Sunday 02.01.2015 New York Times Digest

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1. Reading in Transit

“Gerritsen comes to New York for two weeks three times a year and spent 13 weeks shooting straphangers for the project. No e-readers were allowed.”

2. $3 Tip on a $4 Cup of Coffee? Gratuities Grow, Automatically

“There are records of George Washington and Thomas Jefferson giving tips to their slaves.”

3. At Your Service: Information Sleuth at the New York Public Library

“Mr. Boylan has fielded questions from surgeons who called while performing operations.”

4. Climate Change’s Bottom Line

“Shifts in weather over the next few decades will most likely cost American companies hundreds of billions of dollars, and they have no choice but to adapt.”

5. Dying Shouldn’t Be So Brutal

“Dying is not easy, but it needn’t be this hard.”

6. The Vaccine Lunacy

“In 2004, there were just 37 reported cases of measles in the United States. In 2014, there were 644.”

7. Closing the Math Gap for Boys

“After just a single year in Chicago’s intensive tutoring and mentoring program, known as Match, participants ended up as much as two years ahead of students in a control group who didn’t get this help.”

8. Lights Out in Nigeria

“The inverter’s batteries charge while there is light, storing energy that can be used later, but therein lies the problem: The device requires electricity to be able to give electricity. And it is fragile, helpless in the face of the water pump and microwave. Finally, I buy a second generator, a small, noisy machine, inelegant and scrappy. It uses petrol, which is cheaper than diesel, and can power lights and fans and freezers but only one air-conditioner, and so I move my writing desk from my study to my bedroom, to consolidate cool air.”

9. The Only Baby Book You’ll Ever Need

“Professor Lancy, who teaches at Utah State University, has pored over the anthropology literature to collect insights from a range of culture types, along with primate studies, history and his own fieldwork in seven countries. He’s not explicitly writing for parents. Yet through factoids and analysis, he demonstrates something that American parents desperately need to hear: Children are raised in all sorts of ways, and they all turn out just fine.”

10. Was Abolitionism a Failure?

“In 1860 the premier antislavery newspaper, The Liberator, had a circulation of under 3,000, in a nation of 31 million.”

11. The Death of the Dinosaurs

“Few are ready to demote the role of the dinosaurs’ asteroid, which created a crater larger than any found in the half-billion-year history of animal life. Some experts still contend that it was the lone killer. But many now lean toward a one-two punch of a planet weakened by volcanoes and then crippled by the asteroid. Or vice versa.”

12. The Myth of the Harmless Wrong

“The notion of ‘harmless wrongs’ or ‘victimless crimes’ is more complicated that you might think. Although logically possible, victimless crimes are psychologically rare. Perceptually speaking, if you see something as wrong, you almost certainly see it as harmful. The absence of victims occurs only in the absence of immorality.”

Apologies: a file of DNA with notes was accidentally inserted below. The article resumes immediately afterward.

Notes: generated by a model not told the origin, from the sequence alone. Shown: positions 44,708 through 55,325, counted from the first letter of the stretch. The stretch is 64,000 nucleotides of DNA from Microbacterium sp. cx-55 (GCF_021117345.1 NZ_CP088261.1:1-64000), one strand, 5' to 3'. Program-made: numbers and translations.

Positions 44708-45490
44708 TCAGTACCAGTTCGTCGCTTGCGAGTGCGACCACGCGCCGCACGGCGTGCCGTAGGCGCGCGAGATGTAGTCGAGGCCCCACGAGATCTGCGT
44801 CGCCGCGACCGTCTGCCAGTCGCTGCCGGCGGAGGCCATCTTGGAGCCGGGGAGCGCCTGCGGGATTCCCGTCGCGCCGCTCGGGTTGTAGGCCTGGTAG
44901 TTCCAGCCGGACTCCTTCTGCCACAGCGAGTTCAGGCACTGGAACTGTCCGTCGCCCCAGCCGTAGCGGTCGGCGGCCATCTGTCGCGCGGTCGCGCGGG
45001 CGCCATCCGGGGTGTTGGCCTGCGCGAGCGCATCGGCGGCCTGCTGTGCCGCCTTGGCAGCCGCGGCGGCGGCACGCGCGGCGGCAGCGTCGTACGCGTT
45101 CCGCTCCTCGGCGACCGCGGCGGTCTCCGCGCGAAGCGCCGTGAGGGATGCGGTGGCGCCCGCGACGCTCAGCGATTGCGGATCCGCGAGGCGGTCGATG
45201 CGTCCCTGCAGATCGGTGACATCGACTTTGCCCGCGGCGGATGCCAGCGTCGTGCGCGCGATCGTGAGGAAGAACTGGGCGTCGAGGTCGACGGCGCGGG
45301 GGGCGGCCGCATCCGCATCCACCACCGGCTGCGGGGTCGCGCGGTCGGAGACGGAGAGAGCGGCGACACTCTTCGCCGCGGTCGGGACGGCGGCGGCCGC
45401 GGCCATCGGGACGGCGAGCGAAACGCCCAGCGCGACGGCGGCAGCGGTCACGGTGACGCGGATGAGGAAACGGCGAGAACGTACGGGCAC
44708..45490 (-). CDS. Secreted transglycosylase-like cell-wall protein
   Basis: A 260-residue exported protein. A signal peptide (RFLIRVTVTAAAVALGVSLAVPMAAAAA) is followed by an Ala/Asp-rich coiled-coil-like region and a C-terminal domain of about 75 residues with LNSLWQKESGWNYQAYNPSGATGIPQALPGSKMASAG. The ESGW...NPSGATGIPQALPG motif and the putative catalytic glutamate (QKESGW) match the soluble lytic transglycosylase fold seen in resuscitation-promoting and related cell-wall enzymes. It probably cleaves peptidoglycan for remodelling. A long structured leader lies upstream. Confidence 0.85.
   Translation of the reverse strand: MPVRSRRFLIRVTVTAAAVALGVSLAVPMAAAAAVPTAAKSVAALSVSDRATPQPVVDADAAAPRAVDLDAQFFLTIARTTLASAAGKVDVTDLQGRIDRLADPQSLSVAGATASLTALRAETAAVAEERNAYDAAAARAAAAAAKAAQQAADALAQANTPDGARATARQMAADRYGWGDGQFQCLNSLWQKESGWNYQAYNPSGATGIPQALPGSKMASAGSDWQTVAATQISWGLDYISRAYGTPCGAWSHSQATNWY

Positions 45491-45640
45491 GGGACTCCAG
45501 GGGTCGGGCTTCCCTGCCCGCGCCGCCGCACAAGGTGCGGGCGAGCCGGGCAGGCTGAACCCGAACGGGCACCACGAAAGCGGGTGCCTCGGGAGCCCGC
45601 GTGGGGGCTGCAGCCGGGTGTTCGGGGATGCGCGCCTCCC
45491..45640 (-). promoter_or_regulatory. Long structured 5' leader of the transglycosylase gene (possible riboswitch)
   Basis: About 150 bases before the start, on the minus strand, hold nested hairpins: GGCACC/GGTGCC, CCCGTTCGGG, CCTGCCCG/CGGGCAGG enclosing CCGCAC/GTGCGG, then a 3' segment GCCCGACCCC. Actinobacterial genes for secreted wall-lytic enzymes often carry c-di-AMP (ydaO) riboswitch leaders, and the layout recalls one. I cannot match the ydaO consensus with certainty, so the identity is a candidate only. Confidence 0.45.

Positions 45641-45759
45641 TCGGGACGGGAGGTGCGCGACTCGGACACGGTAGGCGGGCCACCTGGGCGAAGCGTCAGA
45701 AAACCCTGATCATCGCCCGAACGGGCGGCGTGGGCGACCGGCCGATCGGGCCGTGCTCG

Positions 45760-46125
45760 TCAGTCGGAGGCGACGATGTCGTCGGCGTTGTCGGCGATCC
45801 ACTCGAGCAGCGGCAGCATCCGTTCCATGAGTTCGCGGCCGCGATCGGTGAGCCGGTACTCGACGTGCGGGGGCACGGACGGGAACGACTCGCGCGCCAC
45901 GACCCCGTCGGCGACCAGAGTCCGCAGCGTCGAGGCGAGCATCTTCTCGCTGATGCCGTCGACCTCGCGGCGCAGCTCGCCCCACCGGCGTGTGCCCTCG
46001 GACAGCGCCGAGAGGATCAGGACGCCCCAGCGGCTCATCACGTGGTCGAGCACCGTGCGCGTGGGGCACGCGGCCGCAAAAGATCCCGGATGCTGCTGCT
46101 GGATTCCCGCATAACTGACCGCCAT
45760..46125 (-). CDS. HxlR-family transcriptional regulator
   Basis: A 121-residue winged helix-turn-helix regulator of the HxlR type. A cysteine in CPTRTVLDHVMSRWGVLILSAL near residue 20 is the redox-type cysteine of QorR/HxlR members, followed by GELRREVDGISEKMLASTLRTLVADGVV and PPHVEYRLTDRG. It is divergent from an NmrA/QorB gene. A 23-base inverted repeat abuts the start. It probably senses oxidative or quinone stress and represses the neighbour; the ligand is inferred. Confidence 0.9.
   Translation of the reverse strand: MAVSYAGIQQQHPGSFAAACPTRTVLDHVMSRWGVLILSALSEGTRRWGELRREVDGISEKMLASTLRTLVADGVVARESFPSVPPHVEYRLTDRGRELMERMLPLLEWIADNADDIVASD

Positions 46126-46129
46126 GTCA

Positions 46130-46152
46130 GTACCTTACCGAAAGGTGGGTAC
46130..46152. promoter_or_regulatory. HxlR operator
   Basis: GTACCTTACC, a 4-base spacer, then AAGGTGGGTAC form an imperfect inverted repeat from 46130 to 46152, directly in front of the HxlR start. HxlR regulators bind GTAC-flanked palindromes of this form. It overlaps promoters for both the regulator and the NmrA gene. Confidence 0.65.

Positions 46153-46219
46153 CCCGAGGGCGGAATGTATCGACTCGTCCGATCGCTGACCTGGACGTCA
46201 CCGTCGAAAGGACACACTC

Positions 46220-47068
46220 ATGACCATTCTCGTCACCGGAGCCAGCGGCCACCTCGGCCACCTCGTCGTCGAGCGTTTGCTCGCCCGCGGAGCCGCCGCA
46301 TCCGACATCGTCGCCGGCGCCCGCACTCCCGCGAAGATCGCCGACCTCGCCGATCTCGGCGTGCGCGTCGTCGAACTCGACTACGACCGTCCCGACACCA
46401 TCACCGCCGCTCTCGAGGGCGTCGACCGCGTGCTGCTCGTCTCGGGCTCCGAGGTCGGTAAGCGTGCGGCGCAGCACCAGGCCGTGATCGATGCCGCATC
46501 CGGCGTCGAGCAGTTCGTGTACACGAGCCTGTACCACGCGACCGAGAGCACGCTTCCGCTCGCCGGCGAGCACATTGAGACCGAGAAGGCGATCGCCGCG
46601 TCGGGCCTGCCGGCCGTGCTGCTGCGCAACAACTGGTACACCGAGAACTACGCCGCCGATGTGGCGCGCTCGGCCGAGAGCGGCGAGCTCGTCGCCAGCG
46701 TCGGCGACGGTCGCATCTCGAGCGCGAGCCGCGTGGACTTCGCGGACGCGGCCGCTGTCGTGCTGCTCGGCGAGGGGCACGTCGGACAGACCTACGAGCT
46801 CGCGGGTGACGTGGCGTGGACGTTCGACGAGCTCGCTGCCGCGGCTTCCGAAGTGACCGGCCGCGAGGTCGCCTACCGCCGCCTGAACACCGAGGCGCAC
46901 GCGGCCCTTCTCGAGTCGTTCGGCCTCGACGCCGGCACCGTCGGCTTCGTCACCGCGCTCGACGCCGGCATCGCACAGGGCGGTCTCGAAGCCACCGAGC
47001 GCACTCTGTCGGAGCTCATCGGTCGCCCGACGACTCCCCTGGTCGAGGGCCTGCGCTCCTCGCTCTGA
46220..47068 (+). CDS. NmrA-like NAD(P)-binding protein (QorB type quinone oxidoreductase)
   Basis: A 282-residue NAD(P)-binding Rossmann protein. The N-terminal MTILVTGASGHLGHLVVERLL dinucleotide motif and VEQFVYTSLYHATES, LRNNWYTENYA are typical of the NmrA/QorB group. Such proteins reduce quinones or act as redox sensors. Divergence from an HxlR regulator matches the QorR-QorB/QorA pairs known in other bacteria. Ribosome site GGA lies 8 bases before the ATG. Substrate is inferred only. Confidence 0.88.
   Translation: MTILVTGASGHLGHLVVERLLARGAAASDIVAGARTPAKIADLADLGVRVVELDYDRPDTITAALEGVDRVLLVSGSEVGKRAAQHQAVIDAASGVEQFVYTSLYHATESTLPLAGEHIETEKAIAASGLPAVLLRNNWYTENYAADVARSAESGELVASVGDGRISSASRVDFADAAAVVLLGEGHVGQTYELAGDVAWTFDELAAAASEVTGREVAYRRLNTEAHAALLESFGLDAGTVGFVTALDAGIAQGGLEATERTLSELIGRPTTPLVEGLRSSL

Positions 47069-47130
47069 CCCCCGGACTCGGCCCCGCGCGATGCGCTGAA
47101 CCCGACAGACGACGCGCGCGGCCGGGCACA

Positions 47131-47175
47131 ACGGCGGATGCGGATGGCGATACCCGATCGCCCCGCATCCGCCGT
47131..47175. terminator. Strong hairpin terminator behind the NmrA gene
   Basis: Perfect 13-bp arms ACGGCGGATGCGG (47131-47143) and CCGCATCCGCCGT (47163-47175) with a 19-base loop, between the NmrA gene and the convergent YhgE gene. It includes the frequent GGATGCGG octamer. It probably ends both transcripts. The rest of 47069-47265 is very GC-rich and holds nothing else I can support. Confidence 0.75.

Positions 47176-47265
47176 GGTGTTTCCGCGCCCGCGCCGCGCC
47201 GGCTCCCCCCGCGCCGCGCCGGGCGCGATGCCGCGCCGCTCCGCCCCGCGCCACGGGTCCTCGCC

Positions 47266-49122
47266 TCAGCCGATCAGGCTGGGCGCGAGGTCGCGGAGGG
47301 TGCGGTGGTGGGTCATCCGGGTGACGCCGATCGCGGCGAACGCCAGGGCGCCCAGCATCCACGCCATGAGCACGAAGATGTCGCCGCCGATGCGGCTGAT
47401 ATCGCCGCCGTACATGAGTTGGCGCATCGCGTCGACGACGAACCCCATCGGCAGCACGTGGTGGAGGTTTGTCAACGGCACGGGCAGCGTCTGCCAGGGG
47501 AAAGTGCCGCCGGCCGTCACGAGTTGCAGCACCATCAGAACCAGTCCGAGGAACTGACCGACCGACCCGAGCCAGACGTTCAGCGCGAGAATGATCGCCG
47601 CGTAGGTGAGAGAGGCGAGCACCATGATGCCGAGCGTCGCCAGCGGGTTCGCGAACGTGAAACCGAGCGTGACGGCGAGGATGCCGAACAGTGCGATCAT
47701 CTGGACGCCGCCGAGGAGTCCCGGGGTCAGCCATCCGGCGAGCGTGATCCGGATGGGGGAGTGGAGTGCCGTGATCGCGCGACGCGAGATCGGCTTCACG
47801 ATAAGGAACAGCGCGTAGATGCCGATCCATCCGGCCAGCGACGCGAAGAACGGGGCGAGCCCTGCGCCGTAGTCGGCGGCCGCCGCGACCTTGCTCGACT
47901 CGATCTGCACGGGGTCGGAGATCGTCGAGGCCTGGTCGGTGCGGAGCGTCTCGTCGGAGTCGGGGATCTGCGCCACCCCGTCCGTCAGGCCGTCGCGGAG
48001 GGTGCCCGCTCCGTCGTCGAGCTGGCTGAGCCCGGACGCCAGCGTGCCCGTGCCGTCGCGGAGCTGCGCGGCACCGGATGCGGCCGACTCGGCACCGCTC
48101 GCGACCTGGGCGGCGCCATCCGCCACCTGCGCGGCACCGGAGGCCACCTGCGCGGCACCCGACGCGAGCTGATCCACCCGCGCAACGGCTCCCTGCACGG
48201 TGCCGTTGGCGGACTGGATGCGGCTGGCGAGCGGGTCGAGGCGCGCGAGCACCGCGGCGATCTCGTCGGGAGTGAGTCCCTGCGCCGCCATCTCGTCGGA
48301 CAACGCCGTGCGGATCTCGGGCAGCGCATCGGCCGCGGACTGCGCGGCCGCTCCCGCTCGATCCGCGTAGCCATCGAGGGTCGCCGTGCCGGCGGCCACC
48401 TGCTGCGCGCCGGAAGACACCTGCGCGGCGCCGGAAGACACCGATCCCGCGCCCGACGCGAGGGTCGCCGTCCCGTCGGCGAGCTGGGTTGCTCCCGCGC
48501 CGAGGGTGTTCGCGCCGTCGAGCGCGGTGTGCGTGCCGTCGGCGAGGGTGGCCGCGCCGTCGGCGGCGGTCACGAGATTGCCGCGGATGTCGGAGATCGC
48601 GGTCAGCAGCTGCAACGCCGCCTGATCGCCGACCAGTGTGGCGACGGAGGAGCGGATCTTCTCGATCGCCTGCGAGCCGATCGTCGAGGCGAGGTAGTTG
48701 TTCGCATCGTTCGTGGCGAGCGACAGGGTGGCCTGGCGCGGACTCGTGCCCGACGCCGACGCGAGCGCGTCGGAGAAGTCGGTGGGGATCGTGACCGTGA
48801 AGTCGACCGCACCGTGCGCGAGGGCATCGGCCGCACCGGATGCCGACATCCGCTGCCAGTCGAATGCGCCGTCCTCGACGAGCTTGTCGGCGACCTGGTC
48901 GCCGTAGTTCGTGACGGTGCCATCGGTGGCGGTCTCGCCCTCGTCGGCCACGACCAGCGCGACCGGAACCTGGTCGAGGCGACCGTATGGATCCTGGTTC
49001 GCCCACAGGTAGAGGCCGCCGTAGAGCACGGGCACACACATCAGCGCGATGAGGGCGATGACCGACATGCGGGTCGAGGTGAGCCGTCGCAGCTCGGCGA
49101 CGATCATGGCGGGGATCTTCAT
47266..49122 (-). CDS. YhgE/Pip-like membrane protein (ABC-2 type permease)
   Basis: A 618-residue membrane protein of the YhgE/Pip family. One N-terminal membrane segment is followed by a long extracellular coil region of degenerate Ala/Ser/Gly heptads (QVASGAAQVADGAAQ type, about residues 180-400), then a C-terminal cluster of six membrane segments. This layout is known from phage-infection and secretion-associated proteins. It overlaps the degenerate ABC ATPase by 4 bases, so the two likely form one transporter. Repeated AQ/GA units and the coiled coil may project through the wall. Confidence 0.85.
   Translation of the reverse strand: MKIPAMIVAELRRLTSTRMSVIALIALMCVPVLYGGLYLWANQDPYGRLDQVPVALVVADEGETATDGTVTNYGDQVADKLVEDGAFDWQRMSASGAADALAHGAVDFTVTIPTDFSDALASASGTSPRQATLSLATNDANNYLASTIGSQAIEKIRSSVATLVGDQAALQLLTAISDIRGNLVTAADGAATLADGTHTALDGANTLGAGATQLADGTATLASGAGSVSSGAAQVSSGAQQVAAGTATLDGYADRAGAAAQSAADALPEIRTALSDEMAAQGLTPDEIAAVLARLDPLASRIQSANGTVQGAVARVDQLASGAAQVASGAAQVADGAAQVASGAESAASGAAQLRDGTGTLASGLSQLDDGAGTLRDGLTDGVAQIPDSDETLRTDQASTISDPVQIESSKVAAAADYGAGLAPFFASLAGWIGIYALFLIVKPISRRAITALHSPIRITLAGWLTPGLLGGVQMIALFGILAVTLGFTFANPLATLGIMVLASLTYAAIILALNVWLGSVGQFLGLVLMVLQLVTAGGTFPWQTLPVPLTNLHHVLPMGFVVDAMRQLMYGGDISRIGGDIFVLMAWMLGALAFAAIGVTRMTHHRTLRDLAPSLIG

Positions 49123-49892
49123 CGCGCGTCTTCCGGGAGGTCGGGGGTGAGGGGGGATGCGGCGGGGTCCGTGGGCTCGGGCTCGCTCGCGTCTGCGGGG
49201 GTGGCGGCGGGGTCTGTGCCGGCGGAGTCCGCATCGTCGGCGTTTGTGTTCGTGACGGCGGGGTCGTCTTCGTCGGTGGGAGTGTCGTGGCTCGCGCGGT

13. David Adam’s The Man Who Couldn’t Stop

“Obsessive-compulsive disorder can make people do weird things. The mathematician Kurt Gödel was so afraid of tainted food that he would eat only portions his wife tasted first; after she became too ill to do this, he starved to death.”

14. Gateway to Freedom, by Eric Foner

“It may seem difficult to believe that slave owners and hired slave catchers prowled the streets of Manhattan before the Civil War, openly carrying whips, pistols and manacles in order to reclaim their ‘property,’ but such was the case.”

15. They Eat Horses, Don’t They? by Piu Marie Eatwell

“We glean insights that help make sense of one of the most perplexing French paradoxes: the fact that, despite guaranteeing workers a stunning 40 days of paid vacation per year and with its citizens spending an astounding 15.3 hours per day on ‘leisure and personal care,’ France also ranks fifth among nations in the Organization for Economic Cooperation and Development in worker productivity. This particular form of cultural exceptionalism, Eatwell suggests, putting forward an argument from the economist Olivier Passet, is probably because of the exceedingly high unemployment rates among France’s oldest and youngest potential workers, an absence that artificially inflates productivity figures.”

16. A Theory of the Drone, by Grégoire Chamayou

“May not governments start using their killer drones not just in wars waged against foreigners in faraway countries but also at home, against their own citizens?”

17. Is Being a Writer a Job or a Calling?

“There is something dreary about wanting writing to be a real job. The sense of inner purpose, so often unmentionable in a society enamored of professionalization, distinguishes a writer from a hack. Emily Dickinson didn’t turn her calling into a job, and neither did Franz Kafka, or Fernando Pessoa, or Wallace Stevens, or any of the millions of writers who have never earned a penny for their thoughts. A defrocked priest forever remains a priest, and a writer — independent of publication or readership or ‘career’ — is always a writer. Independent, even of writing. Writing, after all, is something one does. A writer is something one is.”

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